When Berkshire Hathaway CEO Warren Buffett speaks with college kids, he offers a piece of valuable career advice: Seek personal fulfilment over pure profit.
That means pursuing a job that you actually enjoy, in a workplace with talented people you actively admire, Buffett wrote in his annual letter to shareholders in February. Or, to put it another way, he advised: Job seekers should seek employment in the field "they would select if they had no need for money."
"Economic realities, I acknowledge, may interfere with that kind of search," Buffett continued. "Even so, I urge the students never to give up the quest, for when they find that sort of job, they will no longer be 'working.'"
The 91-year-old billionaire — currently the world's fifth-richest person, with a net worth of $126.3 billion, according to Forbes — speaks from personal experience. In his letter, Buffett wrote that he and his business partner Charlie Munger, Berkshire's vice chair, both started as "part-timers" at his grandfather's grocery store in the early 1940s, where they were "assigned boring tasks and paid little."
"Job satisfaction continued to elude" them, Buffett wrote, even as they branched out into selling securities and law, respectively. That changed when the duo "found what [they loved] to do" at Berkshire, which Buffett purchased in 1965, forcing the company's previous management out.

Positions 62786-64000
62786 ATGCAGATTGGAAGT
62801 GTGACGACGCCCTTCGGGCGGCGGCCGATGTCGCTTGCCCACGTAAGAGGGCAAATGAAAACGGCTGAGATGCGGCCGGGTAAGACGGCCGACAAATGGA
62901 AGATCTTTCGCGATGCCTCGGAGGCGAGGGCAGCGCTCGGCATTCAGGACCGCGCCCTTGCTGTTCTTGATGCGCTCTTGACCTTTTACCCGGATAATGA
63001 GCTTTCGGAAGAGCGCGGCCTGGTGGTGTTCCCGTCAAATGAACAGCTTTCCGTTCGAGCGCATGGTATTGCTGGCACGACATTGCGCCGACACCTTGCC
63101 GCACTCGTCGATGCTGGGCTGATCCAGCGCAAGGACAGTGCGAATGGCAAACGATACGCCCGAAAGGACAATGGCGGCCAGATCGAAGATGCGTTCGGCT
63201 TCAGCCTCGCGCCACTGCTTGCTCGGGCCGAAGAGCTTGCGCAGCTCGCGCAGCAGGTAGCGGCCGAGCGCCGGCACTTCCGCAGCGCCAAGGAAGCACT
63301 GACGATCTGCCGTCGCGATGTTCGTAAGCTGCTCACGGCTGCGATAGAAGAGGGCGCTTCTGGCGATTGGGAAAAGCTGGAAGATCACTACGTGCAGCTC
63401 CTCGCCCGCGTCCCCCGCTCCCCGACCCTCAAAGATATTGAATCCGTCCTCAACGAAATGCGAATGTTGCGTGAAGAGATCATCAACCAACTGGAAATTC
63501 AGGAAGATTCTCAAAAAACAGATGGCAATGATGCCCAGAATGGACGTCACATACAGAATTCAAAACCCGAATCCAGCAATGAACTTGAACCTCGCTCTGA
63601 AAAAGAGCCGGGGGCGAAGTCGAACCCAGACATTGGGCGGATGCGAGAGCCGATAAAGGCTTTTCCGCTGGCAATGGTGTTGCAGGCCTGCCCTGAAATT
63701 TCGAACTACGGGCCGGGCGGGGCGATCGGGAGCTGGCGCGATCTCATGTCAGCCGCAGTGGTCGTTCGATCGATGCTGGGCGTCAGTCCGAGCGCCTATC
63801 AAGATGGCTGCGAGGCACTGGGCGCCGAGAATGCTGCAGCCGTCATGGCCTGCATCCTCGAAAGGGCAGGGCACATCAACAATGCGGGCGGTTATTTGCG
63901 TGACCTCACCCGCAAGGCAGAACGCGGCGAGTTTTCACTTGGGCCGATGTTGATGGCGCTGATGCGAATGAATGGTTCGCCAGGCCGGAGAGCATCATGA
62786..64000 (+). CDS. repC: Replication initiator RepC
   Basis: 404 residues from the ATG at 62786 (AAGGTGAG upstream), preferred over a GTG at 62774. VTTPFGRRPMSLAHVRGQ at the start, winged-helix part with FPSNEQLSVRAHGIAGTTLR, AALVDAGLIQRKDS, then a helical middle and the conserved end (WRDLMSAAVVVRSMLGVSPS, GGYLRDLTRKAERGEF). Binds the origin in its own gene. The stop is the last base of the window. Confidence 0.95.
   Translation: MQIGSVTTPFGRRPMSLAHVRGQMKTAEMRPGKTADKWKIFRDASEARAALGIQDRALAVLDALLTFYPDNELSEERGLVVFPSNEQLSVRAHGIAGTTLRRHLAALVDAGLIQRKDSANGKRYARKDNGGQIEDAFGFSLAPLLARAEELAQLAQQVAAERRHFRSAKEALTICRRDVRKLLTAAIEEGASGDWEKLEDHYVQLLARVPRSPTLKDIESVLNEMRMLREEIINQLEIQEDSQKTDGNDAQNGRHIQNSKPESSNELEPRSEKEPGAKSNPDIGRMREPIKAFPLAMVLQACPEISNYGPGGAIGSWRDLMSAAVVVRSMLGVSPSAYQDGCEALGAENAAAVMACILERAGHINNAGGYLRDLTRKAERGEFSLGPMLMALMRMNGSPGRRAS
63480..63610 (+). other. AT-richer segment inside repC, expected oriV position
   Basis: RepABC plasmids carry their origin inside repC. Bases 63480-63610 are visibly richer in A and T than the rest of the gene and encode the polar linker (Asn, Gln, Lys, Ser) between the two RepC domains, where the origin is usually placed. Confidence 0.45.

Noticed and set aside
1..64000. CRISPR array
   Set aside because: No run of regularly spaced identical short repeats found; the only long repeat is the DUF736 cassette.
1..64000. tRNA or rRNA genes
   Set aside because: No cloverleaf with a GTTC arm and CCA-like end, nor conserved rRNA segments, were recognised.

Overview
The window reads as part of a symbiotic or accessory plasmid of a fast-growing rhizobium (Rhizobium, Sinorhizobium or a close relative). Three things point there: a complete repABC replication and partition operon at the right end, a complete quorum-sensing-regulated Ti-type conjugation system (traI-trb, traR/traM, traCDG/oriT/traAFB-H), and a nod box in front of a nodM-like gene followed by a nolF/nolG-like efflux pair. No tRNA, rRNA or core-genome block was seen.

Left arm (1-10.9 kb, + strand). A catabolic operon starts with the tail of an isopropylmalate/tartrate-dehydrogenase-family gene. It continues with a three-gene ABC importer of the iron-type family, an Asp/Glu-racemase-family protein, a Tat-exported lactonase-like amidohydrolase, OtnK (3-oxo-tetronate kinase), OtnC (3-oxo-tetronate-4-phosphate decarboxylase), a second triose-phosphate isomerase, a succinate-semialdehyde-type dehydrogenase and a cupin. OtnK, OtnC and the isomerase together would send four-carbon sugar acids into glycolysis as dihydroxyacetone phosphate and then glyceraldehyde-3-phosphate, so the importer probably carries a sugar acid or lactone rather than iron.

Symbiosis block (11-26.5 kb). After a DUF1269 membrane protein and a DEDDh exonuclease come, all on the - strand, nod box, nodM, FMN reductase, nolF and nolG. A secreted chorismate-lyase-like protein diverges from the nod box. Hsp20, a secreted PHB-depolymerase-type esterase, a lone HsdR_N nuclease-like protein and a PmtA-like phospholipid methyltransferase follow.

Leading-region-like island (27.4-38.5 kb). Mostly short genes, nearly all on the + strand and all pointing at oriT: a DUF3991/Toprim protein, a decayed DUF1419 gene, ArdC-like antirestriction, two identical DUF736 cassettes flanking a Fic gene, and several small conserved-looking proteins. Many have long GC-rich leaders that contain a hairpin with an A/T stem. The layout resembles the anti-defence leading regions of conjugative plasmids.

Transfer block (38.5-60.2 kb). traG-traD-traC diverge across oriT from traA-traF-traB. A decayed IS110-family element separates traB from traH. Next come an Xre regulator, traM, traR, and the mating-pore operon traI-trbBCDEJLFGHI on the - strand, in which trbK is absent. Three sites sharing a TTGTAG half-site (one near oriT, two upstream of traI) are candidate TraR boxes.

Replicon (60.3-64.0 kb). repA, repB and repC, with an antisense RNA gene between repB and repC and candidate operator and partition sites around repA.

At the time, Berkshire was a struggling textiles company. Today, it's an investment and holding company that owns or holds long-term stakes in businesses like Geico, Fruit of the Loom, American Express and Coca-Cola. It has a market capitalization of $773.93 billion, as of April 20.
Buffett's wealth is largely due to Berkshire's most recent decades of financial success, and in his letter, Buffett partially attributed that success to finding people he and Munger enjoy working with. "We employ decent and talented people — no jerks," Buffett wrote. "Turnover averages, perhaps, one person per year."
Berkshire may have been ahead of the curve in that regard: Low turnover is becoming increasingly well-known as a recipe for particularly productive and profitable workplaces. As CNBC Make It recently noted, "enthusiastic stayers" — who make up a third of the workforce — are more engaged, more productive and help businesses become more profitable, according to December 2020 research published in the Journal of Managerial Issues.
Buffett seemingly agrees with those findings.
"With very few exceptions, we have now 'worked' for many decades with people whom we like and trust," he wrote. "It's a joy in life."
Update: This story was updated to reflect Buffett's net worth and Berkshire Hathaway's market capitalization as of April 20, 2022.
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